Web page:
Ben Fineman: To talk about what the Michigan Broadband Cooperative is we have to go back a little bit in history. About four years ago, there was a group of folks in our community that was actually in the conversation convened by our state representative at the time. And this group got together to talk about the lack of broadband in the western part of the county and what we could do about it. And basically, one of the main outcomes of those conversations was that there wasn't anybody who was going to come in and solve the problem for us. And so, if we wanted to solve the problem, we're going to have to do it ourselves. And so, that's the reason that we've formed this organization that we call the Michigan Broadband Cooperative to actually take action and find a way to build broadband infrastructure in our unserved community. And so, it's a grassroots organization, all volunteer run. It is a nonprofit organization, and we are a federally-recognized, private 501C12 cooperative, and this is a cooperative mainly educational in nature.

Chris Mitchell: Is that how it would stay? or what's the future of the cooperative look like?

Ben Fineman: Thus far, it's really been educational and research oriented and well community-activism oriented in terms of our group of volunteers has been figuring out the path forward in terms of ‘how do we actually take the tangible steps toward building the infrastructure? And what's the best way to do that?’ And we've found that even within our small area there are differences for different cities and the best way to address the problems. So to date it's been it's been those kinds of activities, but moving forward we definitely are open to the possibility of being our own Internet Service Provider. Some of the research that we've done has indicated that one of the most advantageous models for our municipalities would be to engage with a nonprofit service provider especially a cooperative service provider. And so, that's the reason we formed the organization like we did. Now, that said, that's not set in stone, and, if we find that there's another service provider out there that's already existing that we could engage to get just as much benefit for our communities, we're happy to go that direction too.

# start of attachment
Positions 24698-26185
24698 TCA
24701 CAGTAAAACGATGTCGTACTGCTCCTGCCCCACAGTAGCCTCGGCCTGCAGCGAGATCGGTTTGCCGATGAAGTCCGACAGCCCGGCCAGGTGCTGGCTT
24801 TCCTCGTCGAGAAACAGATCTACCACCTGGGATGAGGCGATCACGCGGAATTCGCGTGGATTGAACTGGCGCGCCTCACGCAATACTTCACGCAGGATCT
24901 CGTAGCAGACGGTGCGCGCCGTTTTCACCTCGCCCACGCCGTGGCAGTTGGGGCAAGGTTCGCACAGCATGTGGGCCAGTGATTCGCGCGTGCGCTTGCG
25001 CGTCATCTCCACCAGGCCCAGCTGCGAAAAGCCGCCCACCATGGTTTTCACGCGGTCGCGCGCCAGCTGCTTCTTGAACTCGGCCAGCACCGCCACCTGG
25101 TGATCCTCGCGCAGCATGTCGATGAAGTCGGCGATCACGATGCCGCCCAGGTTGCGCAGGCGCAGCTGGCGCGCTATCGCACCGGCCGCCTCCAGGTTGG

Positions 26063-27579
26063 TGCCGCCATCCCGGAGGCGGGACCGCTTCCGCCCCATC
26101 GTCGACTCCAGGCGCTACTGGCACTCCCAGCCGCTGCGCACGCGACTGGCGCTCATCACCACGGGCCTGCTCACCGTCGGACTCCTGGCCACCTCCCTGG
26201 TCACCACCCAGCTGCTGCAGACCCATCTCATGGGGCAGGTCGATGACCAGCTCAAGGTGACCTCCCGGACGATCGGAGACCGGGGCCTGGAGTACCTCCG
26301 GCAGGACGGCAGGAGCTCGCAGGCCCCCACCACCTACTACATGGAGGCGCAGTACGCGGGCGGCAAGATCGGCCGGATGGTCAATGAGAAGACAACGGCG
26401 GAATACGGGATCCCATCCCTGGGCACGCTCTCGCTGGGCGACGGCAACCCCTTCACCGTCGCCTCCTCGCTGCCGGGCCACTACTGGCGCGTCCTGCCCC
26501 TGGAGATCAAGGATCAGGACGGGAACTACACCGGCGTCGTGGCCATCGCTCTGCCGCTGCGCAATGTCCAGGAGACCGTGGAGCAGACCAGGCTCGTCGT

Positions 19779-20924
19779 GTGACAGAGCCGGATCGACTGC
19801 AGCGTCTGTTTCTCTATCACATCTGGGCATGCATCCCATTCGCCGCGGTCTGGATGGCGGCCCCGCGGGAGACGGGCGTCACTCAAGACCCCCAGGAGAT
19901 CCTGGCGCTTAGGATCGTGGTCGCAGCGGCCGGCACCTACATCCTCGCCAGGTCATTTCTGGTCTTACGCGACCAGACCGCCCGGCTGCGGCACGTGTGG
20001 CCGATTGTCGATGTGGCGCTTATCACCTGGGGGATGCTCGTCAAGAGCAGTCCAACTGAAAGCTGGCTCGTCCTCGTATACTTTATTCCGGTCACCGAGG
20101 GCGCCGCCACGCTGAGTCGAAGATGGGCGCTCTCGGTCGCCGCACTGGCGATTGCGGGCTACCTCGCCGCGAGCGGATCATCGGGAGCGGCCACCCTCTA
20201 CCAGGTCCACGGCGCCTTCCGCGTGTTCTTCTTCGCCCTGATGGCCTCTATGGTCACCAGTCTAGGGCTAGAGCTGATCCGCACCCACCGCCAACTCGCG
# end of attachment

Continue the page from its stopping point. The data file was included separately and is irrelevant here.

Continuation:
Chris Mitchell: So, moving on to Gary. In your introduction, I mentioned that you are leading the broadband initiative ballot campaign. What was the ballot campaign? And I mean, really what's the reason that we're talking about this now after this incredible moment of August?

Gary Munce: I've got a lot of help so I may have been one of the two people out at the point of the sphere, but I got a lot of help from my friends here on the call today when we approached this idea. Ben and I, and others, were trying to figure out ‘how do we solve this problem?’ And then the township really didn't realize that there would be a whole lot of work that needed to be done beyond just the engineering and the technical pieces of installing a fiber network, and so that brings us to talk about things like ballot language referendums, having the public vote on this. We are pioneers for ourselves in that respect, meaning we've never done this before, so we've sort of had to feel our way along. But I've got to tell you that it's very important for us to mention I think that we had an overarching principle or concern about the way that we approach this. Certainly, we understand it has to be this issue we wanted it to be and it has to be decided by the residents of Lyndon Township. But the approach that we took in our campaign was one of the principle of being completely informational and educational in our campaign approach. We didn't try to persuade people or to convince to vote in a particular fashion. I think our mission was to bring accurate and clear information to the residents so that when it came time to make this decision that they would they would have the information to make an informed decision. I think we're very proud of that and I think that's very good for the township. The thing about this referendum that's another unique characteristic of it is that we had a voter turnout of 43 percent of the Township residents. That is by far and away the largest turnout for any August election in the history of voting in Lyndon township. So that's another thing that's very important to us is that we had people who were informed and people who came out in numbers to make this decision so those are two really key points in the campaign that were important. The third thing I'd like to mention is that we are very rural as Marc has described typical urban kinds of election campaigning and canvassing really don't apply here because we can't go door to door and we don't have it downtown. We can't post flyers about, so and anything that we could think of that would help us to reach out to the residents of Lyndon township so there was also a challenge for us in the campaign